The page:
I have an optimization problem $\underset{x}{\min} ~ c(x) - k \cdot x$ where $c(x)$ is a non-decreasing concave function with $c(0) = 0$, $x \in C \subseteq \mathbb{R}^d_{\geq 0}$. By non-decreasing, I mean the partial derivative of $c(x)$ for every dimension of $x$ is positive. Is this problem NP-Hard?

I am aware that harish (https://cstheory.stackexchange.com/users/10385/harish) asked a question, Maximizing a convex function with linear constraints, URL (version: 2012-10-17): https://cstheory.stackexchange.com/q/12310 and that one is NP-Hard. In addition, I also searched online and found that concave minimization problems can be NP-hard in general [Pardalos and Rosen] (https://epubs.siam.org/doi/pdf/10.1137/1028106). I am just wondering for my specific concave minimization problem, is it hard to solve? In addition, are there any survey papers on the hardness of some specific concave minimization problems?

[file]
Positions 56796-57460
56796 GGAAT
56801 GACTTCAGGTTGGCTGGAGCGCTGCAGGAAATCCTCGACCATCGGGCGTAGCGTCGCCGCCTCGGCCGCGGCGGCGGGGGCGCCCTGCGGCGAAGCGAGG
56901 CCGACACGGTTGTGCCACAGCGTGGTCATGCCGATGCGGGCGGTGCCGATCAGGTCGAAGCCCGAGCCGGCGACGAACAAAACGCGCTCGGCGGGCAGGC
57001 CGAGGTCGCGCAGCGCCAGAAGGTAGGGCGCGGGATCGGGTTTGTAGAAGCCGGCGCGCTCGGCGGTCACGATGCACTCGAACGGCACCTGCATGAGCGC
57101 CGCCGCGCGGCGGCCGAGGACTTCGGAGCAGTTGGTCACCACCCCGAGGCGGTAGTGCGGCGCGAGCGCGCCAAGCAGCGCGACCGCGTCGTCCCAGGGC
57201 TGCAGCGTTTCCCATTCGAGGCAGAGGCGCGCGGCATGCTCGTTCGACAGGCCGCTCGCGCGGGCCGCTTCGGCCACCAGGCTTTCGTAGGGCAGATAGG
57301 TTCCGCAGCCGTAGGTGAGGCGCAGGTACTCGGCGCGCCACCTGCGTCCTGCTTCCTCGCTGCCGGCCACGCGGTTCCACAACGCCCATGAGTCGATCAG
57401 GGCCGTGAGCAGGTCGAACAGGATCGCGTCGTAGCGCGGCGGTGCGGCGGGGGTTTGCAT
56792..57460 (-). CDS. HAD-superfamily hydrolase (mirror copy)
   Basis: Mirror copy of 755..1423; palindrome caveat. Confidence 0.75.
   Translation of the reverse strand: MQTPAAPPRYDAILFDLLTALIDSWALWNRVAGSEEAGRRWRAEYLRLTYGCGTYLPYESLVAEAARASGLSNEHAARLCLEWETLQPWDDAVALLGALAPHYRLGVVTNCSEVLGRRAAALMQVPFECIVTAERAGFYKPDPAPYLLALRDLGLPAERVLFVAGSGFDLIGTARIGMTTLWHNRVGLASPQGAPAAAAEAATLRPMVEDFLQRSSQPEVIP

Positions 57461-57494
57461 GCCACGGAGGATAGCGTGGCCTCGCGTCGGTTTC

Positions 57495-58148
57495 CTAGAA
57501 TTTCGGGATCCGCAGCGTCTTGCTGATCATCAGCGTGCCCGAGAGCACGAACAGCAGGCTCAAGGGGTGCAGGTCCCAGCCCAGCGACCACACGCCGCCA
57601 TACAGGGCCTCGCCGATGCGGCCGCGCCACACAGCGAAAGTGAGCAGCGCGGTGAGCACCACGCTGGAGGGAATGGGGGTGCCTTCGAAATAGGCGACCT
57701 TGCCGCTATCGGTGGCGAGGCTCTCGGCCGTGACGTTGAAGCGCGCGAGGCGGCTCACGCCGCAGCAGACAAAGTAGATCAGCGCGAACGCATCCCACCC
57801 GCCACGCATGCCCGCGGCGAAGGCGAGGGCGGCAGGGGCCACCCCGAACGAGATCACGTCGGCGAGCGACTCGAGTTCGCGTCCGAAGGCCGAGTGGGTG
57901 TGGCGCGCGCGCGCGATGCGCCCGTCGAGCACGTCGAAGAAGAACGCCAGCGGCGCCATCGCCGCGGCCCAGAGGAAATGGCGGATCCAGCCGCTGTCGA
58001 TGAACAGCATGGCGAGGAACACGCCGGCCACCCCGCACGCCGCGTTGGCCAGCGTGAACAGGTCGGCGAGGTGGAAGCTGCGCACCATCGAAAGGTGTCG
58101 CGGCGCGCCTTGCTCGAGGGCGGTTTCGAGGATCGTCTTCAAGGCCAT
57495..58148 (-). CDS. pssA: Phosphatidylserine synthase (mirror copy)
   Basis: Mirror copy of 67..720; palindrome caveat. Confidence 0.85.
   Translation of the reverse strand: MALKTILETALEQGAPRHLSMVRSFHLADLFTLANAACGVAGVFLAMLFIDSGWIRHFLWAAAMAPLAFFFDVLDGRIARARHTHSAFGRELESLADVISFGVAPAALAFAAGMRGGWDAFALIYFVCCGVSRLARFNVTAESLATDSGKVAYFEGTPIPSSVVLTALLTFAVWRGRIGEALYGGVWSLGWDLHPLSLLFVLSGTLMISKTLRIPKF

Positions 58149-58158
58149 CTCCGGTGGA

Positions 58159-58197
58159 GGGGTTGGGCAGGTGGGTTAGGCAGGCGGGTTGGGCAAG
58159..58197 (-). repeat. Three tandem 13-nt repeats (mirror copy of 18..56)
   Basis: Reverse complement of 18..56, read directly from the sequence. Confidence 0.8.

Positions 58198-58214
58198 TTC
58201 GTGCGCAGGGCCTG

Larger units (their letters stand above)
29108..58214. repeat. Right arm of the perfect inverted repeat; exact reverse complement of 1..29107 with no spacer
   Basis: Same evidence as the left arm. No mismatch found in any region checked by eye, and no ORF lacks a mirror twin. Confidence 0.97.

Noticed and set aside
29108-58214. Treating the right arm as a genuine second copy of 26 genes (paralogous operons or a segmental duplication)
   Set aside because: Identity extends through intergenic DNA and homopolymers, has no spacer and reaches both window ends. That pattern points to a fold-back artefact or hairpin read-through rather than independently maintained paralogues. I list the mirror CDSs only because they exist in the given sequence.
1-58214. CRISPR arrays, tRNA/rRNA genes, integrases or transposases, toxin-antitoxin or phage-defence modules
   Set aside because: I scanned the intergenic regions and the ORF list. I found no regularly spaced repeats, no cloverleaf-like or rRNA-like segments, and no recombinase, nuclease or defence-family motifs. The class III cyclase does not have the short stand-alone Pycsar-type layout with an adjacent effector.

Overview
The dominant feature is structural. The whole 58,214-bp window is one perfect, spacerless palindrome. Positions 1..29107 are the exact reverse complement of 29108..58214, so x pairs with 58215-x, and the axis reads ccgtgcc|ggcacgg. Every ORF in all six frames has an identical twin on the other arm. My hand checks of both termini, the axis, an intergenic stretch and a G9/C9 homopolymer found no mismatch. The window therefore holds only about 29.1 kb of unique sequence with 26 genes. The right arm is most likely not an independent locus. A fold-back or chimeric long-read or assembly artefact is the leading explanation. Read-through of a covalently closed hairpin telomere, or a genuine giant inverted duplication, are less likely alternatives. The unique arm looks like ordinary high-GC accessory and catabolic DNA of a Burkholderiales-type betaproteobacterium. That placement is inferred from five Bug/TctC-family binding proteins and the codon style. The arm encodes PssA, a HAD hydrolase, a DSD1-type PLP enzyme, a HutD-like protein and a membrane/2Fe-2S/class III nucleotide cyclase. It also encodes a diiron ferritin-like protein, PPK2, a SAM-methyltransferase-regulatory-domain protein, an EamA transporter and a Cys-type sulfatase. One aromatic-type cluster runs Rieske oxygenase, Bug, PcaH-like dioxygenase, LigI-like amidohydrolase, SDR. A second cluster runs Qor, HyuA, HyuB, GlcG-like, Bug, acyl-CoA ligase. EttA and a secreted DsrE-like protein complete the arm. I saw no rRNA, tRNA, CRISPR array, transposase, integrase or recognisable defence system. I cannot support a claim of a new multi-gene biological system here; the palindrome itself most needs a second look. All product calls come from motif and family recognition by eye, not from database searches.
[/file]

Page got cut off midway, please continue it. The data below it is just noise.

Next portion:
I apologize, but I forgot to mention that the feasible region $C$ is bounded, i.e. $\|C\|_2 \leq \gamma$.

I think I found one paper by Pardalos, Panos M., and Stephen A. Vavasis. "Quadratic programming with one negative eigenvalue is NP-hard." *Journal of Global Optimization* 1.1 (1991): 15-22. They have the conclusion that
$\min f(x) = \frac{1}{2} x^T Q x + c^T, s.t. Ax \leq b$ is NP-hard when $Q$ is $n\times n$ symmetric negative semidefinite matrix. Does this prove my question? Because $c(x)$ in my question will be concave if and only if its Hessian matrix is negative semidefinite.